On not kissing J.

by Sandra

It was the way J put the book down on her table that made her think of kissing him. Standing behind the counter, he had thrown an old chewing gum wrapper to get her attention.

“What are you reading?” He shouted over the blender.

She picked the book up and showed it to him.

“Must be really engrossing, you can’t even remember what it’s called,” he yelled with a grin.

Moments later he walked by and put Mrs. Dalloway by her elbow. “I like this one better,” his voice returned to normal volume.

“You read this for fun?” She asked, scoffing at him playfully.

“Hell yeah.”

“Yeah, but she’s so…,” she trailed off, waving her hand above her head, not knowing the words to give to her feelings about Virginia Woolf.

“So you like about 62% of her stuff then?” He enquired quite playfully, so she thought.

“Well it’s not like I’ve read a lot of it. So I guess 62% of this book has been good,” she waved the paperback in front of her face.

“Great, well you can borrow this if you want.”

And that was it. A brief encounter, the longest one she’d had with him in all the time she’d been going to the cafe. He got distracted by new customers and went back to work cleaning the place for closing. She returned to her book, but her mind was elsewhere. Turning the pages, she became lost in the text, rereading the same paragraph, her thoughts imagining what it would be like to kiss J.

She imagined that when she left the cafe, he’d be out back, sitting on the Vespa scooter she’d seen parking there earlier, pretending to ride. She’d ask if it was really okay to borrow his book, asking, “isn’t this the one she wrote just before she killed herself?” He’d say yes of course she could borrow it but then ask how he’d get it back, to which she’d say “I guess I’m just going to have to give you my number,” which she’d scrawl onto a scrap of paper and press into his hand.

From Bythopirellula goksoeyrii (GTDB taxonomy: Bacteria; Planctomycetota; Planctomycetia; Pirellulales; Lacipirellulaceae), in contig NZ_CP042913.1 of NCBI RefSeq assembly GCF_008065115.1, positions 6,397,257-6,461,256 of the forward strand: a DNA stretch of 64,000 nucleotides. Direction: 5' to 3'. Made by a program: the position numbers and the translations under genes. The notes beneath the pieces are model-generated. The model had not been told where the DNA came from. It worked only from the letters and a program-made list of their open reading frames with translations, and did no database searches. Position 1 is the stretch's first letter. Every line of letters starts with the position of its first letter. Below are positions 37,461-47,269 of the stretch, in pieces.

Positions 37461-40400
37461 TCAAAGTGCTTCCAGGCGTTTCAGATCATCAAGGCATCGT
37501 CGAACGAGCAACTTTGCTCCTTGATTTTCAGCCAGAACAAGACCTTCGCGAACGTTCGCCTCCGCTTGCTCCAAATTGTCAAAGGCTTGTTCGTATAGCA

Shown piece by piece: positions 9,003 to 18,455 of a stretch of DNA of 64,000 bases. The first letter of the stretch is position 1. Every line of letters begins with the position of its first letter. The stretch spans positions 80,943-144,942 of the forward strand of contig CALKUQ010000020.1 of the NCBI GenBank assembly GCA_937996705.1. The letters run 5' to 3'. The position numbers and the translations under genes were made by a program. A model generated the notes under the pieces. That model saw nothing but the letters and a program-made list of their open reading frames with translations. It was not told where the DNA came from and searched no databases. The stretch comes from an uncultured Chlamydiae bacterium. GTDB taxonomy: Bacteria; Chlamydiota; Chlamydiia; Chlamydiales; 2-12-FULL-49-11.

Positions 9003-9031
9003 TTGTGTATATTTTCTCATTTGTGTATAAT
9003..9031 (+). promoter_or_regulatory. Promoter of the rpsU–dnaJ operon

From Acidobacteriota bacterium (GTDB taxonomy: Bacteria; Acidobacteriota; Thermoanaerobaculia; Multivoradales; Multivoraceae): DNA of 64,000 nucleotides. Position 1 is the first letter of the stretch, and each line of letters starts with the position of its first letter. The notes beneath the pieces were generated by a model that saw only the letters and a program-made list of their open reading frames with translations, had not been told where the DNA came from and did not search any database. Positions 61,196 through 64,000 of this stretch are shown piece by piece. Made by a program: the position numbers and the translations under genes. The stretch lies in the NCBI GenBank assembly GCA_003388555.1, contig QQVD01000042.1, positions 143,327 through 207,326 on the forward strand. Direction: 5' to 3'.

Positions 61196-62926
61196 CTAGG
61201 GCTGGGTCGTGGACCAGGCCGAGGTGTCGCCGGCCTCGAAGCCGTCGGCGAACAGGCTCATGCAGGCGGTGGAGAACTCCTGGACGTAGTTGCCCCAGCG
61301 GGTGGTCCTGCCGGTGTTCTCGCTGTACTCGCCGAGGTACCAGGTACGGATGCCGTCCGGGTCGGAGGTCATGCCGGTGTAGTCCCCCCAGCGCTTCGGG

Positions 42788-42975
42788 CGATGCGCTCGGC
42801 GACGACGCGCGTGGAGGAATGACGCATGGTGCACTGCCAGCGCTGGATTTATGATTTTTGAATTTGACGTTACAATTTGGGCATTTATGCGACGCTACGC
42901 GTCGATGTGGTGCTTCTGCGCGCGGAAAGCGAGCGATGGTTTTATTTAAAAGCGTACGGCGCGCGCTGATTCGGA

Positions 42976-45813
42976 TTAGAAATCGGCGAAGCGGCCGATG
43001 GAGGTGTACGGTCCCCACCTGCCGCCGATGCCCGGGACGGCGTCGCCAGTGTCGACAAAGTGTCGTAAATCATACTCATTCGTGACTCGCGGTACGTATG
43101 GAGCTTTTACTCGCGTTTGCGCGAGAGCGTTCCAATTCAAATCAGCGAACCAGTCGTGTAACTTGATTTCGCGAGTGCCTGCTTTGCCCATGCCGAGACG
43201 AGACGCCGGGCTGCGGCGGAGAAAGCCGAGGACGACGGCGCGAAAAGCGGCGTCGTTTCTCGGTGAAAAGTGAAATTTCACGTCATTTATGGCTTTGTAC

Then she’d stand a half-foot from his nose and plant a short and soft kiss onto his lips. She would kiss him, not passionately or romantically, but out of gratitude, not only for the book, its yellow cover tattered, worn by use, but also for his good humor and ready smile and the gallons of coffee he’d probably slung for her over the years. Then she’d walk back to her car and leave him alone in the parking lot, his sense of pride swollen within him slightly.

Instead, she ground down the pages left of her book to a mere thirty five. Fighting off restlessness and tiredness, she collected her things as J came by to collect her used coffee cup.

“I’ll bring this back,” she said holding up Mrs. Dalloway.

“Oh yeah you will, it’s bad karma if you don’t.”

“I’ll be sure to. Thank you.”

“Sure, no problem. Have a good time with the beginning of grad school.”

He plopped her now empty chair on top of the now empty table. They said simultaneous “goodbyes” and she turned to leave, regretting slightly that she did not carry out her plan, gravity gently grabbing her ankles and pulling her back to earth.

Next time, she though, next time.

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